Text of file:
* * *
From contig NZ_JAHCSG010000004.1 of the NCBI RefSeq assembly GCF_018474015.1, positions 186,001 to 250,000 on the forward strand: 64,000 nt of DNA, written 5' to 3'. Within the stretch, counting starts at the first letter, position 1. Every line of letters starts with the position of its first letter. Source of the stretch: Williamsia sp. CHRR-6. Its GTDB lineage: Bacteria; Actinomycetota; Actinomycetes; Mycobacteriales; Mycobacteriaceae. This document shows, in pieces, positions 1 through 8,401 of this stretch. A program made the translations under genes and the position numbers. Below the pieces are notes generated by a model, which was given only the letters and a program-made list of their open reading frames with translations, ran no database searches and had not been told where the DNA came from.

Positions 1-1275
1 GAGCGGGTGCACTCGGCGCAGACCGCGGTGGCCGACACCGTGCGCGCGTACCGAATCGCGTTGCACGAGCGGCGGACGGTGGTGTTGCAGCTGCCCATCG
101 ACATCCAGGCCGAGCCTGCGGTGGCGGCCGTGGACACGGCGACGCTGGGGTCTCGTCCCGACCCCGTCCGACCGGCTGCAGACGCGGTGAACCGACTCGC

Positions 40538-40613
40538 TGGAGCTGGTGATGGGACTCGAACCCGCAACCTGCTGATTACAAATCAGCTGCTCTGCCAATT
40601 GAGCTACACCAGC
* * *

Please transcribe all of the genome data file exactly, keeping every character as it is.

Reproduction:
From contig NZ_JAHCSG010000004.1 of the NCBI RefSeq assembly GCF_018474015.1, positions 186,001 to 250,000 on the forward strand: 64,000 nt of DNA, written 5' to 3'. Within the stretch, counting starts at the first letter, position 1. Every line of letters starts with the position of its first letter. Source of the stretch: Williamsia sp. CHRR-6. Its GTDB lineage: Bacteria; Actinomycetota; Actinomycetes; Mycobacteriales; Mycobacteriaceae. This document shows, in pieces, positions 1 through 8,401 of this stretch. A program made the translations under genes and the position numbers. Below the pieces are notes generated by a model, which was given only the letters and a program-made list of their open reading frames with translations, ran no database searches and had not been told where the DNA came from.

Positions 1-1275
1 GAGCGGGTGCACTCGGCGCAGACCGCGGTGGCCGACACCGTGCGCGCGTACCGAATCGCGTTGCACGAGCGGCGGACGGTGGTGTTGCAGCTGCCCATCG
101 ACATCCAGGCCGAGCCTGCGGTGGCGGCCGTGGACACGGCGACGCTGGGGTCTCGTCCCGACCCCGTCCGACCGGCTGCAGACGCGGTGAACCGACTCGC

Positions 40538-40613
40538 TGGAGCTGGTGATGGGACTCGAACCCGCAACCTGCTGATTACAAATCAGCTGCTCTGCCAATT
40601 GAGCTACACCAGC